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Tagum: A poster city for RH bill

/ 11:43 PM June 11, 2011

TAGUM CITY—As national debate rages over the reproductive health (RH) bill, Tagum City has been sponsoring birth control methods for the past six years.

Every year, the city government provides some P2 million for the program that has already rendered over 3,000 men and women incapable of producing children, according to Mayor Rey Uy.

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Uy, who is known for his development programs that turned Tagum from slumber to one of Mindanao’s most vibrant cities, said the decision to spend for vasectomy and tubal ligation in 2005 proved to be a wise one.

He claimed that families were beginning to reap the benefits of fewer children and that their economic conditions have been improving.

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Excluded from DSWD list

As proof, Uy said that the Department of Social Welfare and Development (DSWD) recently excluded the city from the list of areas where indigent families are beneficiaries of the government’s conditional cash transfer program.

The DSWD made the decision after data showed that Tagum has only a poverty incidence of 19 percent, way below the national average of 40 percent, he said.

Tagum hosts one of the largest banana plantations that employ hundreds of people in southern Mindanao. Mining activities in Davao del Norte and nearby Compostela Valley have also boosted the city’s economy during the past years.

To convince more couples to avail themselves of the free vasectomy and ligation, the city government gives P500 to every husband or wife who opts for the operation.

Aid, not incentive

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But Uy quickly added that it was not meant to “buy them into undergoing the operations.”

“The small cash given to each client after the operation is not an incentive but a form of assistance. The city just tries to help compensate for the two to five days’ worth of income lost as the client has to rest from working,” he said.

According to Dr. Arnel Florendo of the city health office, the target clients are usually impoverished couples who wish to permanently stop bearing children, although well-to-do couples are also welcome.

The operations are done once a month, Florendo said.

Uy acknowledged that the program did not go seamlessly. Misconceptions and misinformation had, at first, turned many prospective clients away, he said.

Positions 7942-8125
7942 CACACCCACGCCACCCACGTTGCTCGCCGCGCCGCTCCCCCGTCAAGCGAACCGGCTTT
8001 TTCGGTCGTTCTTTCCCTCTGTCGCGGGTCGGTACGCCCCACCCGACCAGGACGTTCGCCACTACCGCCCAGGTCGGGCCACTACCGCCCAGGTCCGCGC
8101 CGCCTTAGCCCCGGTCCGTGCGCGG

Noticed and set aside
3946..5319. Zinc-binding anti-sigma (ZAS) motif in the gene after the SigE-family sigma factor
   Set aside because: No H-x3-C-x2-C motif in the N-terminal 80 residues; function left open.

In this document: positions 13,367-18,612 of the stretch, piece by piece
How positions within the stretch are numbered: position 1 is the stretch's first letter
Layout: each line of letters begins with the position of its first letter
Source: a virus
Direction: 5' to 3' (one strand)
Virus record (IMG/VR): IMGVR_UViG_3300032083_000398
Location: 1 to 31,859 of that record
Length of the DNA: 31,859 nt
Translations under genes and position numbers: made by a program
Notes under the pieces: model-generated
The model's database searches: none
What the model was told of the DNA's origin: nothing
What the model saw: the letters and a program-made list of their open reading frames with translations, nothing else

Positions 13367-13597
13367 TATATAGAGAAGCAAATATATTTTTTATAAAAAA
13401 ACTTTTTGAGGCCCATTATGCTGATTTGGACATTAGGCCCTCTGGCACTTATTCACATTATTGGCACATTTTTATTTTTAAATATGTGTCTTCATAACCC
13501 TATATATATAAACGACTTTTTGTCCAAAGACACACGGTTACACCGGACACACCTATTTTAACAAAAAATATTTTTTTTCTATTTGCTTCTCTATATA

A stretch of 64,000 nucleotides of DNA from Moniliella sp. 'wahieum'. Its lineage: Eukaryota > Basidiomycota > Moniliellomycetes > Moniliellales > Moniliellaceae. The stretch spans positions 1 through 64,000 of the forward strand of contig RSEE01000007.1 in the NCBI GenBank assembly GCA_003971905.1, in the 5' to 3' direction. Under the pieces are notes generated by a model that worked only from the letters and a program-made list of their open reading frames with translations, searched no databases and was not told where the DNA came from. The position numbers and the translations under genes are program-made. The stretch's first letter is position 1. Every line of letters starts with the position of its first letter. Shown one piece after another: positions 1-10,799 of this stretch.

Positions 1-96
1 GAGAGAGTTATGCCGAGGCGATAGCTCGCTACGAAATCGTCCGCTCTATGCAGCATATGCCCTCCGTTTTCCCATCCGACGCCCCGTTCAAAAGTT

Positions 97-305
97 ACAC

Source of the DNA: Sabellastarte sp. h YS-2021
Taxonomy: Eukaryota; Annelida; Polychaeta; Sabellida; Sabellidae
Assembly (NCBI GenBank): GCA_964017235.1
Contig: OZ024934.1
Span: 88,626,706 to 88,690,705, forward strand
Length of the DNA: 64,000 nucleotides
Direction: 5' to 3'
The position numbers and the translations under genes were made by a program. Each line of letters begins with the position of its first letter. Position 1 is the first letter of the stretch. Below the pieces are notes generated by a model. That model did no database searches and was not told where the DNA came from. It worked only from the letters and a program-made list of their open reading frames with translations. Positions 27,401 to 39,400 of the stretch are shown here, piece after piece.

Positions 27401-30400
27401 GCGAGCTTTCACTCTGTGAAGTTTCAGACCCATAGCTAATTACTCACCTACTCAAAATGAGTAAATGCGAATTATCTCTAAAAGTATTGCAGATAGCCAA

“Many husbands refused to undergo the operation fearing that their masculinity would be lost or their sexual drives would diminish,” he said.

Misconceptions

Uy said what he did was to make sure he was around during each scheduled operation. “Every time there is a scheduled vasectomy operation, I always see to it that I’m present to help dispel such misconception,” he said.

Florendo said couples availing themselves of the free operations had saved the much-needed money. Ligation and vasectomies done in hospitals normally cost between P3,000 and P5,000.

Uy said the positive effect of the birth control campaign in the city could become a show window for those opposing the RH bill.

He said he was ready to enumerate the many benefits of the program in a letter he was planning to write to Albay Rep. Edcel Lagman, principal author of House Bill No. 4244.

“Mayors like me who are the front-liners in local government know the problems faced by couples who have many children … Access to nutritious food is a struggle for poor families,” he said.

Church position

Uy urged those opposing the bill to rethink their position because “it would never help in solving poverty in the country.”

“All we ask for is understanding,” he said.

Uy said that in the case of Tagum’s birth control program, he was thankful to the local religious leaders because they were not antagonistic toward it.

Although parishioners had staged candlelight protests against the RH bill last month, the office of Bishop Wilfredo Manlapaz, prelate of the Diocese of Tagum, never issued a statement against the city’s population control program, he said.

The diocese covers all of Davao del Norte and Compostela Valley.

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TAGS: Mindanao, Population, Poverty, Reproductive Health Bill, RH bill, Tagum City, Women
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